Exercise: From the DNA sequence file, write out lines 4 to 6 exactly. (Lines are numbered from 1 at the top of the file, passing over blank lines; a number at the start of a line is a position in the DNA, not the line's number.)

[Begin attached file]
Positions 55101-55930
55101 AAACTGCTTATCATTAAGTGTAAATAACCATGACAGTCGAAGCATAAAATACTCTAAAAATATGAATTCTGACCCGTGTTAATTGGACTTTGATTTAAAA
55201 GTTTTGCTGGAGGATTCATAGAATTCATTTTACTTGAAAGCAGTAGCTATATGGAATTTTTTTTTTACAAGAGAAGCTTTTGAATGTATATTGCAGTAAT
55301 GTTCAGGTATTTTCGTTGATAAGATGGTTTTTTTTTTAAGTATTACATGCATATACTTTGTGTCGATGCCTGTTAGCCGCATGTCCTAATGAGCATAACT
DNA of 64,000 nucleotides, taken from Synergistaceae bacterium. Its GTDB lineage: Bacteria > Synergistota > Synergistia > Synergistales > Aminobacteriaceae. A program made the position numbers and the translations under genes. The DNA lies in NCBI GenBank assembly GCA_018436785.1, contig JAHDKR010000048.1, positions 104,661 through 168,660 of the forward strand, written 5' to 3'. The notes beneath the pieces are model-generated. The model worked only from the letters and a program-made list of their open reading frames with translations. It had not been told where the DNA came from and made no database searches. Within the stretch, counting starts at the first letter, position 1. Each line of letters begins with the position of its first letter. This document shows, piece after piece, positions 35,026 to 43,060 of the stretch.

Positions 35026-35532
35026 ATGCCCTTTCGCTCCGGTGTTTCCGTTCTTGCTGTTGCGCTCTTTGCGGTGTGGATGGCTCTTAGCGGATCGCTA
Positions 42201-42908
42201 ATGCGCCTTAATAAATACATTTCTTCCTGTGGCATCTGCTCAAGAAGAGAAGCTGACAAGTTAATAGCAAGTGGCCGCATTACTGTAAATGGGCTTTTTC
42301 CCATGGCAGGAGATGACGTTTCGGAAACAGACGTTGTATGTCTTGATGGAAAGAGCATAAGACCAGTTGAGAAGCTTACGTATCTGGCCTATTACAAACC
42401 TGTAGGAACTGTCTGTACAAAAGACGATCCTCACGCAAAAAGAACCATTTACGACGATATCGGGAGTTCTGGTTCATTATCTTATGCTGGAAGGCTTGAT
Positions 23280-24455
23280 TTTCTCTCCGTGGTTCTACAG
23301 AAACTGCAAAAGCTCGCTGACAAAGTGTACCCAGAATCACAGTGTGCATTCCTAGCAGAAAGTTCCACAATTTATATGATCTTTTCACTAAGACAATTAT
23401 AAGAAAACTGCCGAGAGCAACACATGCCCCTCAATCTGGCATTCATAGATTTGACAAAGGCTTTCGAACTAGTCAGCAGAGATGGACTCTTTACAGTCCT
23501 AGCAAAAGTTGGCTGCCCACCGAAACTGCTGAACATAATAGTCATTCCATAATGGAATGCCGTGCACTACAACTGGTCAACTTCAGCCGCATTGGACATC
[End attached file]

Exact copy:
55301 GTTCAGGTATTTTCGTTGATAAGATGGTTTTTTTTTTAAGTATTACATGCATATACTTTGTGTCGATGCCTGTTAGCCGCATGTCCTAATGAGCATAACT
DNA of 64,000 nucleotides, taken from Synergistaceae bacterium. Its GTDB lineage: Bacteria > Synergistota > Synergistia > Synergistales > Aminobacteriaceae. A program made the position numbers and the translations under genes. The DNA lies in NCBI GenBank assembly GCA_018436785.1, contig JAHDKR010000048.1, positions 104,661 through 168,660 of the forward strand, written 5' to 3'. The notes beneath the pieces are model-generated. The model worked only from the letters and a program-made list of their open reading frames with translations. It had not been told where the DNA came from and made no database searches. Within the stretch, counting starts at the first letter, position 1. Each line of letters begins with the position of its first letter. This document shows, piece after piece, positions 35,026 to 43,060 of the stretch.

Positions 35026-35532